“I bet they’re in on it,” Alva declared.
“Or just trying to save face,” Anish shrugged. When Alva glared at him, he sighed. “Well, it’s true. Some sects are quite adamant that none of them were traitorous members of the Twin Soul Sect, despite proof to the contrary.”
“I thought a bunch of the old fogeys here were supposed to have learned stuff from Everheart, but everyone’s so stubborn,” Alva shook her head. “It just gets worse with age!”
“Agreed,” Annelie said. “Our grandfather is still planting seeds of cultivation in the commoners here, even though he won’t be around to guide them for long. I doubt the world will be as good to them without him around.”
Anish frowned, “That’s up to them, isn’t it? At least they’ll have a chance to fight for a real position in the world.”
“Yeah!” Alva said. “It sucks to be weak and unable to fight back.”
“I know but…” Annelie shook her head. “Not everyone’s as lucky as us. To have the talent and proper teachers. Halfway cultivating might just feel worse.”
Anish took his chance to speak. “The elders of my sect would disagree. Even if they weren’t all able to reach the heights they imagined, merely having the capability to act with confidence to work towards their desires was enough. And… I suppose the rest of us are part of making the world a better place for such people to live. But enough of all that. What was the mission again?”
“Marauders. Reported by the Blue River Gardens,” Annelie replied.
“Isn’t this close to where your grandfather is?” Anish asked. “Do you think they’re the same ones?”
“No, we’re still significantly north of that. It’s just that the Blue River Gardens lost a few of their members in mysterious circumstances. They recovered the bodies of one group, but the others…”
“That’s a bit concerning,” Alva admitted.
“Yes. One among them was an Essence Collection elder. The two of us should be weaker, and Anish… not much stronger. This is primarily a scouting mission.”
“Do you think we should go ask for his help?” Anish asked. “It’s only a few days out of our way.”
“And then a few days back, and we’ve spent a week not looking for some people who could be alive. And letting the trail get colder,” Annelie pointed out.
“No, you’re right. It’s just I’m not great at stealth.”
“It’ll be fine,” Alva assured him. “I’ll sense people way ahead.”
“You’ve also gotten better lately,” Annelie commented. “Much more than most of the members of Glorious Flame Palace.”
“What can I say?” he shrugged. “Nobody likes dimming their fires. We’re trained to be extremely open about things. Though it’s not always as easy as it seems.”
One day later, Alva stopped them. “I found something. Or someone.” She looked around, her energy mimicking the movement of her eyes to some extent. “Or what used to be someone. I don’t sense anyone nearby, but we should circle around just in case. If they’re hiding on the far side, I wouldn’t necessarily pick them out before we were visible.” Alva bent down towards a broken branch, looking closely. Then she sniffed. “But I don’t think anyone’s been through here in a while.”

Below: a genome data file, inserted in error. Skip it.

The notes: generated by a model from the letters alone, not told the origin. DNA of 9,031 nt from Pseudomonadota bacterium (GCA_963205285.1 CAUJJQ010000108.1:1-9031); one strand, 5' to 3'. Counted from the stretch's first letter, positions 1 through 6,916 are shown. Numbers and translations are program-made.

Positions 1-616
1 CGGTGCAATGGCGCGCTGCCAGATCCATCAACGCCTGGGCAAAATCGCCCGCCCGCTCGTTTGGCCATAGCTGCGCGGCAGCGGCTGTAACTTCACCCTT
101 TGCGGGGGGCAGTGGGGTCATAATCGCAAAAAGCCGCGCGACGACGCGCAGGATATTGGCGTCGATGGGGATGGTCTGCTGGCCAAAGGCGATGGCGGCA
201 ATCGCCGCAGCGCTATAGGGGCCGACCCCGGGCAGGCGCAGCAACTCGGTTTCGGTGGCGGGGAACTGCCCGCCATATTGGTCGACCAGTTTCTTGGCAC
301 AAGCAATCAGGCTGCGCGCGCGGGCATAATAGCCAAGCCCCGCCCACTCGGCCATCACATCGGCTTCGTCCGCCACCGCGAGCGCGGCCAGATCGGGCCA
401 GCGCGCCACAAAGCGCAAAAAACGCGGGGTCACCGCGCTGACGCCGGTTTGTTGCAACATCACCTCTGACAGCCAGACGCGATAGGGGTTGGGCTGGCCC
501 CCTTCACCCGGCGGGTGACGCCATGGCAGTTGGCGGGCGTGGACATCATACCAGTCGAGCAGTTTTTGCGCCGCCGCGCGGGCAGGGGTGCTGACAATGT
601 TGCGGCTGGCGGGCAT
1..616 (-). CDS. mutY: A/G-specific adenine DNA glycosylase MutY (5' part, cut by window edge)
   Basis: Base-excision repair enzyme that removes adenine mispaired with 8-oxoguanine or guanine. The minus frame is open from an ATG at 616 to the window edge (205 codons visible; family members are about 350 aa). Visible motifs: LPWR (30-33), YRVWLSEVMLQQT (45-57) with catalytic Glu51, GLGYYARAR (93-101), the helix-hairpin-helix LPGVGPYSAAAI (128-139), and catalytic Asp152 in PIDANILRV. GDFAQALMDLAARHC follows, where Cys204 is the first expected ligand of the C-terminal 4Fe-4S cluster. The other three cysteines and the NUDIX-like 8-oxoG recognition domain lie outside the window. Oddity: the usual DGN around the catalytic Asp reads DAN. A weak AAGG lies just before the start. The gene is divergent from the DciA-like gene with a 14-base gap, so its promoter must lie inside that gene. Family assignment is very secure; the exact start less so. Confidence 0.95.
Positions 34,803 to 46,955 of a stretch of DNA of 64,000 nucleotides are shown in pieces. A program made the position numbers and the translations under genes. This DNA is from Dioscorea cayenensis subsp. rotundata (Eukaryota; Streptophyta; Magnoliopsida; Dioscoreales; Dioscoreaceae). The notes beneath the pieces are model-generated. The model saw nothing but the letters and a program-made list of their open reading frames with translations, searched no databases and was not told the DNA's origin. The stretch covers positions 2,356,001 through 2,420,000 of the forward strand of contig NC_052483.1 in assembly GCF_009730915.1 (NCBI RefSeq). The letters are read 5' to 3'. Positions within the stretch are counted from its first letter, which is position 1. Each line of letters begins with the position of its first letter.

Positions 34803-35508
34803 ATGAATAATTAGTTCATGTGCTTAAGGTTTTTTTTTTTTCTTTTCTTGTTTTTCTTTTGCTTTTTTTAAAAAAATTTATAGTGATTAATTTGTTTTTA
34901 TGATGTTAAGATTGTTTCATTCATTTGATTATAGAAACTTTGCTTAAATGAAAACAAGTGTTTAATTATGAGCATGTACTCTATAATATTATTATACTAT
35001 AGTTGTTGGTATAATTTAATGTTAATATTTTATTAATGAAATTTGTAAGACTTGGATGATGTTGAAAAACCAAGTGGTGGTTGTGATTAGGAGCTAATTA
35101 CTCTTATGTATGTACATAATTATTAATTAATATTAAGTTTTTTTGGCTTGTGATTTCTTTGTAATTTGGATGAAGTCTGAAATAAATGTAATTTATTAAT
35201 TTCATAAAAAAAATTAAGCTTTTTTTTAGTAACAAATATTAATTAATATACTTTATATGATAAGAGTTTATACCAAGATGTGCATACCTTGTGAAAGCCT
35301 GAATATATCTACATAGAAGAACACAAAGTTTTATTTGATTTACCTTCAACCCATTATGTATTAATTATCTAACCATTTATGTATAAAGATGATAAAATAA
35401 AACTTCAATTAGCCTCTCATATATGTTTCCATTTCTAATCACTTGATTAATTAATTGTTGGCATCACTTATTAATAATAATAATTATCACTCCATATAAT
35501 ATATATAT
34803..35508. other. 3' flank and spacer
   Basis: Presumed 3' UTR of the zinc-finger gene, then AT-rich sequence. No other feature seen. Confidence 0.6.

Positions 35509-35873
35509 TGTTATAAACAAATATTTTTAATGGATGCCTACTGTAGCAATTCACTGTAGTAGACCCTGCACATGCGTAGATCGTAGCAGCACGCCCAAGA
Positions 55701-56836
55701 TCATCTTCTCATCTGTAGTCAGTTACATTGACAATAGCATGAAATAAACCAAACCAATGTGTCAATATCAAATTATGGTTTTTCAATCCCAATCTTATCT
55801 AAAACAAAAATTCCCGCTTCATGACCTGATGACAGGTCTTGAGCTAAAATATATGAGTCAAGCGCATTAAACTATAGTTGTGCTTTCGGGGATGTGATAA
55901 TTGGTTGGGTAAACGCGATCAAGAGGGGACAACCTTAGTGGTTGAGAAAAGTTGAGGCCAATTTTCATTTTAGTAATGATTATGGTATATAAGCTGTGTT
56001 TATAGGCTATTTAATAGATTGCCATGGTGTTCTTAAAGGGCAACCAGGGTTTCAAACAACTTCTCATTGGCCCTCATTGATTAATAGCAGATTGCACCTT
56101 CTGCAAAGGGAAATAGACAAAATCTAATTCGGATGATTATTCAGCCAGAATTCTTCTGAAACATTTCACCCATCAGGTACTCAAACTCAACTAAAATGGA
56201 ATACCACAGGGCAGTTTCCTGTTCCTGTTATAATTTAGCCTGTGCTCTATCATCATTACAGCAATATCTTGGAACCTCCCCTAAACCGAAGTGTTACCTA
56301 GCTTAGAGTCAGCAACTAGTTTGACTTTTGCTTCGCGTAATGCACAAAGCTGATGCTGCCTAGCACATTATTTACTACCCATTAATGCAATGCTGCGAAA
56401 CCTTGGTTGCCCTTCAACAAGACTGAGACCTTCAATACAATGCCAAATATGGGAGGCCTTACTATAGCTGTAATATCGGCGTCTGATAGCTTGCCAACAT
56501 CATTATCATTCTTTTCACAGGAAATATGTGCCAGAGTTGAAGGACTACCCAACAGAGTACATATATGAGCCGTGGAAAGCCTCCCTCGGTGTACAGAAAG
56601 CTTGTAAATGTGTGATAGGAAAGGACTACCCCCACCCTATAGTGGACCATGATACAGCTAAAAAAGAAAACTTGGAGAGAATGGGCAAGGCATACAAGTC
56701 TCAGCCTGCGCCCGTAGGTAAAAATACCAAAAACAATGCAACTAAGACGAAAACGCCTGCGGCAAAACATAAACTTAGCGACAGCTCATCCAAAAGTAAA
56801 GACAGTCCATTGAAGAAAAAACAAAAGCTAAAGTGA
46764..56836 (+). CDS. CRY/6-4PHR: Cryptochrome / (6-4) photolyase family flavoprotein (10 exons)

The three of them kept their energy restrained as they circled around, Alva in the lead with Anish one step behind to support her if something came up. He was the strongest of them, after all. A guardian of sorts, for the sake of improving the relationships between sects.
Eventually they found their way through the hills, until they came upon what Alva had sensed. A desiccated corpse.
“Disgusting,” Alva said, sniffing. “But… it doesn’t smell bad. It hasn’t started properly decaying. It just… looks like this.”
“Is there any chance this is the work of a beast?” Anish asked.
“No way. Beasts don’t rob people of their equipment.”
“Why not bury it?” Annelie asked.
“No respect for the dead,” Anish commented.
“Sure, but they had to know people would be looking for them, and it would be harder if they were buried, I think.”
“Because they weren’t planning to stay in the area,” Alva decreed. “The first group was further north. This is more recent.” Alva turned her head, surveying the land around them. “They were just passing through, and any delay in their presence being reported… was enough.”
“What does that mean?” Anish asked.
“It means we need to hurry,” Alva grimaced. “Because this should be someone from the Whispering Watchers. Heading almost directly towards grandpa.” She started sprinting down the hill to the south.
“How many?” Anish asked as he caught up to her.
“Just one. But one might be enough. The lingering energy doesn’t make it clear but… based on that elder…”
“Life Transformation,” Anish commented. “We know one of them had it out for him.”
“I can’t believe they’d just- ugh.” Annelie shook her head as she ran along with the others. “Maybe they want a war. Sending an elder to kill him, and all.”
Anish deliberately slowed his pace to subconsciously draw Alva back to a pace they could all sustain for what would likely be a very long day of running. “They might have assumed that he is also an elder, given some of his characteristics. It wouldn’t be such a political issue that way. If this is Elder Naheed, avenging a student would seem quite reasonable. Or perhaps they didn’t care if it was reasonable.”
“What about killing the people who saw them?” Annelie asked. “That seems like they didn’t want to be known to be present.”
“A good point,” Anish agreed. “We can take a short break to recharge when we get close to a significantly sized city and send out some messages… including to the Blue River Gardens, for what little good it will do them.”
Alva almost seemed as if she would insist that they run without stopping, but she knew that they could actually get there just as fast with the right breaks… and they would arrive more while more effective. The messages also might be critical… just in case things took the worst possible turn.